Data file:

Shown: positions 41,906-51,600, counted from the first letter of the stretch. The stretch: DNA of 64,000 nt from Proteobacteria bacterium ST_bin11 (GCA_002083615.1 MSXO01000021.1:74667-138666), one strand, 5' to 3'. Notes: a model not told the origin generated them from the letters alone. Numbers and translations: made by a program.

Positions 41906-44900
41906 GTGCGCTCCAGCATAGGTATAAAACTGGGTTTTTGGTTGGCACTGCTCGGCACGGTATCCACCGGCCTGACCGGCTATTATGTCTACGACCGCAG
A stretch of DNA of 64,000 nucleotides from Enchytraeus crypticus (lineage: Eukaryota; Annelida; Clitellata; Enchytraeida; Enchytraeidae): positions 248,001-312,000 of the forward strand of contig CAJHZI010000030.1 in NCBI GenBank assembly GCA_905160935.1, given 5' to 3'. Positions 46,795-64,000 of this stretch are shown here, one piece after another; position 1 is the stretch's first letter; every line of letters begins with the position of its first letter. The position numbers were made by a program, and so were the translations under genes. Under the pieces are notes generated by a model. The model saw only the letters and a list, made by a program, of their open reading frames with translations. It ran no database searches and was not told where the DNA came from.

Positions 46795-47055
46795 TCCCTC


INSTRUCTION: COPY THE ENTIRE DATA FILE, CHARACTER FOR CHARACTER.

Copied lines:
Shown: positions 41,906-51,600, counted from the first letter of the stretch. The stretch: DNA of 64,000 nt from Proteobacteria bacterium ST_bin11 (GCA_002083615.1 MSXO01000021.1:74667-138666), one strand, 5' to 3'. Notes: a model not told the origin generated them from the letters alone. Numbers and translations: made by a program.

Positions 41906-44900
41906 GTGCGCTCCAGCATAGGTATAAAACTGGGTTTTTGGTTGGCACTGCTCGGCACGGTATCCACCGGCCTGACCGGCTATTATGTCTACGACCGCAG
A stretch of DNA of 64,000 nucleotides from Enchytraeus crypticus (lineage: Eukaryota; Annelida; Clitellata; Enchytraeida; Enchytraeidae): positions 248,001-312,000 of the forward strand of contig CAJHZI010000030.1 in NCBI GenBank assembly GCA_905160935.1, given 5' to 3'. Positions 46,795-64,000 of this stretch are shown here, one piece after another; position 1 is the stretch's first letter; every line of letters begins with the position of its first letter. The position numbers were made by a program, and so were the translations under genes. Under the pieces are notes generated by a model. The model saw only the letters and a list, made by a program, of their open reading frames with translations. It ran no database searches and was not told where the DNA came from.

Positions 46795-47055
46795 TCCCTC